Often quoted, but rarely attributed to 19th Century journalist Charles Dudley Warner, the notion is that people with otherwise strongly different and disparate views can cooperate on a common goal.
So it seems that I am now allied with some Amarillo folks over downtown development — specifically advocating a vote opposing the baseball stadium so-called multi-purpose event venue. But on other issues, these people hold personal and political views so opposite to mine that I am a little flabbergasted I am working with them. These people are far more conservative, perhaps even right-wing, more religiously fundamentalist and overt about it. Their ways with words are also different, reflecting more of their more salt-of-the-earth characteristics than my university-educated and 20-year journalism career approach to thinking and writing.
But make no mistake about this: These are good people with good hearts. They have concluded, as I have, that, the current Wallace Bajjali-Downtown Amarillo Inc.-Amarillo Globe-News plan for downtown development is fatally flawed. These are good people who smell a rat, or several rats, in the downtown development cabal.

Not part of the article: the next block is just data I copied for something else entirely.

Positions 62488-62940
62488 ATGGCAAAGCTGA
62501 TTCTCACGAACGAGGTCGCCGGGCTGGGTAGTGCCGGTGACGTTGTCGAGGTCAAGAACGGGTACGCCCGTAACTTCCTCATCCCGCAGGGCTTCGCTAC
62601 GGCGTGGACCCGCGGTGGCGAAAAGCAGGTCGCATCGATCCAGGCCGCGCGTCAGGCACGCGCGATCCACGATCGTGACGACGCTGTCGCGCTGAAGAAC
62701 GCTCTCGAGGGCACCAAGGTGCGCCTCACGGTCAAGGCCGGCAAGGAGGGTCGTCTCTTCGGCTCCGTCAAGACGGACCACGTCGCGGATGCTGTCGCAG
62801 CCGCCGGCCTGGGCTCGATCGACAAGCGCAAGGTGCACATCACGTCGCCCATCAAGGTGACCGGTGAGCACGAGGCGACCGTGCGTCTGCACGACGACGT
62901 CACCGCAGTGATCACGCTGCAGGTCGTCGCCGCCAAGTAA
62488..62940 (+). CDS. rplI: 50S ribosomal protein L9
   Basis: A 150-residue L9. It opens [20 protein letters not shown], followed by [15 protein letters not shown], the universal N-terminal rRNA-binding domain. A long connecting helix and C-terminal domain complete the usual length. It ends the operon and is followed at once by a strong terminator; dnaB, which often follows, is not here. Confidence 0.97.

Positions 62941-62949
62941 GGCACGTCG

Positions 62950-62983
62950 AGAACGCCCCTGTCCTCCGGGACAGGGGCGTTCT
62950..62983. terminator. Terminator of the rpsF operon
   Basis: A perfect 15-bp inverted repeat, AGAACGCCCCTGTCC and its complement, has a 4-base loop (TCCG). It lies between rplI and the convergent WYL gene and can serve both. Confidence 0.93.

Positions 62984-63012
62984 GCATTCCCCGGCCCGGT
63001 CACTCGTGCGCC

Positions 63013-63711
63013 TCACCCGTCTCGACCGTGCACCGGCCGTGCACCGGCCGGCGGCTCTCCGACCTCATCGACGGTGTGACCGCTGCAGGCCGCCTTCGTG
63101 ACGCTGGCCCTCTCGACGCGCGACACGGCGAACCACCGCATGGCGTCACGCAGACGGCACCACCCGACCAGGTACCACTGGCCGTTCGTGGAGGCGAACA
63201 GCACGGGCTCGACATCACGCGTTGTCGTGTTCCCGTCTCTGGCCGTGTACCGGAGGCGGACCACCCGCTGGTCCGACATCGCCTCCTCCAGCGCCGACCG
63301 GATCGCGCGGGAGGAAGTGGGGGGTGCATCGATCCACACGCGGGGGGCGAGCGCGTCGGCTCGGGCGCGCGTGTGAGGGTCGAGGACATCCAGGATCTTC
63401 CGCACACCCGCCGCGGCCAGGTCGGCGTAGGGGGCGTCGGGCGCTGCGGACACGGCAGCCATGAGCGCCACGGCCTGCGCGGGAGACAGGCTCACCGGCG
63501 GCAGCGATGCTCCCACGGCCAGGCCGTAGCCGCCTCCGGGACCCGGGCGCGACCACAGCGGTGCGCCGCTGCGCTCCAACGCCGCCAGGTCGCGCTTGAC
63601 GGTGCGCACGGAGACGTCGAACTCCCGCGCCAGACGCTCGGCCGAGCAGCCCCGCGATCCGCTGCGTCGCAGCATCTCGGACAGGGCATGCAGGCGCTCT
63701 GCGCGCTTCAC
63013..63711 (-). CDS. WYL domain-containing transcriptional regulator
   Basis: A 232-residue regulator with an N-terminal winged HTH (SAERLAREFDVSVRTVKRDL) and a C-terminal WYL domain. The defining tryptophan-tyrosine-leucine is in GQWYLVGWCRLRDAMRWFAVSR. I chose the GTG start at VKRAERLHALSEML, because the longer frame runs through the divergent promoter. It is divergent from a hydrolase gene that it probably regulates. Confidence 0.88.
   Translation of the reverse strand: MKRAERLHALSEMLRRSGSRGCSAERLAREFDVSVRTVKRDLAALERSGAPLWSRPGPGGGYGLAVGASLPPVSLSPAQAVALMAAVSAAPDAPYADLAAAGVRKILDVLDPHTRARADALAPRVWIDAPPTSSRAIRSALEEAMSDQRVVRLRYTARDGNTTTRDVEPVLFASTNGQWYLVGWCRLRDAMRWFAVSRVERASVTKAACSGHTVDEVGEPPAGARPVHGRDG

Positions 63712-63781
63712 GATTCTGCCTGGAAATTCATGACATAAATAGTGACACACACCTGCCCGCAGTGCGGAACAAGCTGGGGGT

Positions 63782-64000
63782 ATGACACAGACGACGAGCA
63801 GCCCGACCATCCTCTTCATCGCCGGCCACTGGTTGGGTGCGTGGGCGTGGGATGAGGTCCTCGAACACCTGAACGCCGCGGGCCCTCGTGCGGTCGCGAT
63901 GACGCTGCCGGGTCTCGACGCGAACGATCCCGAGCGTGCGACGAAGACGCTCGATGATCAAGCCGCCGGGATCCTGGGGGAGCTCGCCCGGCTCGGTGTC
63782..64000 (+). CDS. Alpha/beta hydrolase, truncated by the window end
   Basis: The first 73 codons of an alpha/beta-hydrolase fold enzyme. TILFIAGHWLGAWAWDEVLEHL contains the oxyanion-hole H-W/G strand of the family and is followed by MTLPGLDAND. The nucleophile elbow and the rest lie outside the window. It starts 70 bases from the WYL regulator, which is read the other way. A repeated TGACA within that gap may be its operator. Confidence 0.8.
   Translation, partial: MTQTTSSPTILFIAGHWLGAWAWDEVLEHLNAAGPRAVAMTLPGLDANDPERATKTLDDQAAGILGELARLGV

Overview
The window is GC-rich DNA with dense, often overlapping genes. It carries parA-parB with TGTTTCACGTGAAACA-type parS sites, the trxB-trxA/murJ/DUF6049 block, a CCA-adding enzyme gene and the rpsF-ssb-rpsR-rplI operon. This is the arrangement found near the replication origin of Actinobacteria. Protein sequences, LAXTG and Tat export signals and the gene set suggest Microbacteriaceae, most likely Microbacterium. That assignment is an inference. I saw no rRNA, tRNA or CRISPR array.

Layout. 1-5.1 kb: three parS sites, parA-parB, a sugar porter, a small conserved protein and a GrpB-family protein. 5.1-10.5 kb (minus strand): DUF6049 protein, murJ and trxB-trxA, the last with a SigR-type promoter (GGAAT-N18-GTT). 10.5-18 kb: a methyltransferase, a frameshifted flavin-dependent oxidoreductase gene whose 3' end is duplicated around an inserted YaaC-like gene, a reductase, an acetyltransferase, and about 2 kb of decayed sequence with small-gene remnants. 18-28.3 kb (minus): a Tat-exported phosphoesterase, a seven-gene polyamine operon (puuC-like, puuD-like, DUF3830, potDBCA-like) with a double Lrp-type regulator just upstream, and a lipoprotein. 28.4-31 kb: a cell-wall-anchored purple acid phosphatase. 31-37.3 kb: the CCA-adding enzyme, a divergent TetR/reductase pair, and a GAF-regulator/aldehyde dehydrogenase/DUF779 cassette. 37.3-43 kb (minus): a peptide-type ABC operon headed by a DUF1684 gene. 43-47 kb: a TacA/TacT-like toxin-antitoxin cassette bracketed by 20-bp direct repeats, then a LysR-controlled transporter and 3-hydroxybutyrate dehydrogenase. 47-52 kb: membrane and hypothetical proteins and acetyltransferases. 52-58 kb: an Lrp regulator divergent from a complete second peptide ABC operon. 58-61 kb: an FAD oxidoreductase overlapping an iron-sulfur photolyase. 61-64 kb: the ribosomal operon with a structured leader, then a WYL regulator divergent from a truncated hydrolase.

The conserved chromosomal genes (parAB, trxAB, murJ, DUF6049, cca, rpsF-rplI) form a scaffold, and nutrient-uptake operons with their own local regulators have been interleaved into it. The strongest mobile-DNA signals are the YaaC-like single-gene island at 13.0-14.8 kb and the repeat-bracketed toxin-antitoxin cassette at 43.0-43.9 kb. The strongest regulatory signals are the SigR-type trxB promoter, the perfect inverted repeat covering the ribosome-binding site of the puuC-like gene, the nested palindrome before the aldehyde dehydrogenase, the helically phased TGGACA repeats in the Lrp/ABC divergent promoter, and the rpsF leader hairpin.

I don’t know if their views would lead to alternative plans or whether their views arise from a strict view that government’s role at every level should be limited and that so-called public-private partnerships betray that notion. From a pragmatic perspective on this one issue, it doesn’t matter. On the other hand, I hope we can turn the direction of downtown development back to revitalizing the Civic Center, restoring the Herring Hotel to its former glory and properly exploiting the cattle-cowboy-railroad Western Heritage to attract tourism.
For me, however, it’s a strange sensation, given my long history of wanting alliances to be with people more philosophically pure than on a case-by-case basis. At age 70, it is a strange sensation, one I like, although I still struggle a bit with the discomfort.